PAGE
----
So the writers criticize creationists for not believing that a large number of small changes could result in large changes. But even that line of thinking is flawed. This suggests that evolution is guided or goal oriented towards complexity. Yet many evolutionists deny there’s any upward progression from simple to complex and deny that evolution is expected. They may accept that evolution is guided by naturalistic processes, like natural selection, but they can’t have it both ways- unless evolution is so elastic that it means anything and everything.

Consider for a moment, if a dinosaur without the genetic blueprint for feathers was to give rise to birds (as evolutionists believe happened), we shouldn’t expect a smooth, step-by-step process whereby each successive generation adds incremental traits that are built upon generation after generation until the dinosaur is no longer a dinosaur but a bird. No, we wouldn’t necessarily expect any evolution to occur at all, even though the writers imply it’s inevitable. In such an evolutionary scenario, we’d need lots and lots of small changes, and lots and lots of mutations so that natural selection could go to work, preserving those mutations that somehow provided some kind of survival advantage, and then hope that all those small changes are somehow rearranged to radically change the entire body structure of the dinosaur, even transforming scales into feathers. Bones, skin and arteries are part of the anatomy already, so evolutionists imagine that these body parts will eventually find themselves in different positions, and if natural selection finds them useful, they’ll be retained until the next useful body part fits into the right place, and voila, we have a wing! But one of the problems here is that an organism’s DNA has a built-in repair shop to prevent all these mutations in the first place. Mistakes in DNA aren’t helpful, unless the evolutionist needs it to transform a dinosaur into a bird. Further, random factors, such as environmental pressures, would be necessary to drive those changes that the evolving dinosaur would favor, and it would have to happen very quickly to avoid extinction. But not every generation would move closer to being a bird. Still, there’s no guarantee that modern day feathers would be the result. It would take millions of years of radical change for the entire organism to reshape the lungs and bones before these improbable small changes could build upon the other, and that’s assuming that the changes provided some kind of survival advantage, or that the previous design of that organism had become obsolete and detrimental. Keep in mind that those deformed offspring without survival advantages would die off, while the deformed offspring that were more birdlike and possessed a survival advantage would reproduce. Eventually all these new structures would culminate in a radically new organism, and the genetic code would now contain the information for feathers and flight. Never mind that we don’t see anything like this happening today in lizards and snakes. It’s far easier for the evolutionist to imagine that, given enough time, each new generation of offspring must have preserved the information via natural selection until the dinosaur became a bird. For the evolutionist, their imagination provides a simple, elegant survival of the fittest moment.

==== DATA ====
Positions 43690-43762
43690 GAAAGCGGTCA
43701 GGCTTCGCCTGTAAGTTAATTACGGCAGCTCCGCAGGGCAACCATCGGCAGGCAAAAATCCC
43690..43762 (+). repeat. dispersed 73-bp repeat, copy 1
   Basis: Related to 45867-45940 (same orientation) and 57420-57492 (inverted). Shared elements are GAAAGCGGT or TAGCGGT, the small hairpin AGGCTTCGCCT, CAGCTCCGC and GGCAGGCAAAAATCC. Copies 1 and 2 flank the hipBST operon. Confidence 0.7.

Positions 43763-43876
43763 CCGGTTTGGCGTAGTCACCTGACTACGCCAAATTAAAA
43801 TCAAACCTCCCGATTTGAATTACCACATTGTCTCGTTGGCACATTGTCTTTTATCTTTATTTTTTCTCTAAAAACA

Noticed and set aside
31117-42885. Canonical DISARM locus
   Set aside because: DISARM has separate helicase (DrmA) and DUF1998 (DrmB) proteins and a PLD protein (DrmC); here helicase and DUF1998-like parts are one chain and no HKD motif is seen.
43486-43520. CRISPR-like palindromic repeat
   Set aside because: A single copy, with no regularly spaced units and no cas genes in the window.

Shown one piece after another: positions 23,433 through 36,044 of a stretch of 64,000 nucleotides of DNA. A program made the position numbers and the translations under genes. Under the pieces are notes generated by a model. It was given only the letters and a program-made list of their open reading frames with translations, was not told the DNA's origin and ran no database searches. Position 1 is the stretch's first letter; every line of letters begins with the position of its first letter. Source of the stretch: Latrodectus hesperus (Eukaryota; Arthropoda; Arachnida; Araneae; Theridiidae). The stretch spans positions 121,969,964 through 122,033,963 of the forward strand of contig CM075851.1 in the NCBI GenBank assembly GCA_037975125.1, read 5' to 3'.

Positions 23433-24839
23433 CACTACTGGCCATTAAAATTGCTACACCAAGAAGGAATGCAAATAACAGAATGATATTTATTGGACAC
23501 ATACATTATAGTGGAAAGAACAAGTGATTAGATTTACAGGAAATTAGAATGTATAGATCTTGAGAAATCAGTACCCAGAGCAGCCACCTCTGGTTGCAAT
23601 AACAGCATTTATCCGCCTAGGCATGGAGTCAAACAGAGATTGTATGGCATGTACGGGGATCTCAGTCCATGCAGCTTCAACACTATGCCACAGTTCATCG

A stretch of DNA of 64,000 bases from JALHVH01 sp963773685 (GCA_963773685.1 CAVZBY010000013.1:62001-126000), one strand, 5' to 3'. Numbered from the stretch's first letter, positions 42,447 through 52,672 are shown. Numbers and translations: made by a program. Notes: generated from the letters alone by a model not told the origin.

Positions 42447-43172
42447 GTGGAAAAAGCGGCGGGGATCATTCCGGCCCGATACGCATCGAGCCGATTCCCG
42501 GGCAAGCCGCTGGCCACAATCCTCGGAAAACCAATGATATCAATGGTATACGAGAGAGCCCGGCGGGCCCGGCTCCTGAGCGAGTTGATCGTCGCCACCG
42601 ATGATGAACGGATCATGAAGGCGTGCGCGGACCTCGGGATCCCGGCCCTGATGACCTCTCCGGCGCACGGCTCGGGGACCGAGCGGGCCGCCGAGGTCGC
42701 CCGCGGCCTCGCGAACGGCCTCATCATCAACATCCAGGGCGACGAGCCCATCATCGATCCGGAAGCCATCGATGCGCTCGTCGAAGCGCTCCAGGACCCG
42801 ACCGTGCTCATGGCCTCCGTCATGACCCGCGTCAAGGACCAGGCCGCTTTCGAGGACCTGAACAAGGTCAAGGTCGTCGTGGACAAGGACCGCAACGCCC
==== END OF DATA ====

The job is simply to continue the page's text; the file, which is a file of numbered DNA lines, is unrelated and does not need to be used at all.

But that’s part of the problem these evolutionists face. Evolution isn’t the simple process they imagine. Evolutionists have always tried to simplify life down to just a blob of goo that naturally happens, but that’s not the case. And just because one can imagine such an evolutionary scenario happening doesn’t mean it ever happened. Evolutionists want us to think that if we can imagine a scenario, then that should be accepted as evidence for evolution. However such an imagination isn’t evidence for evolution. It just means they have vivid imaginations.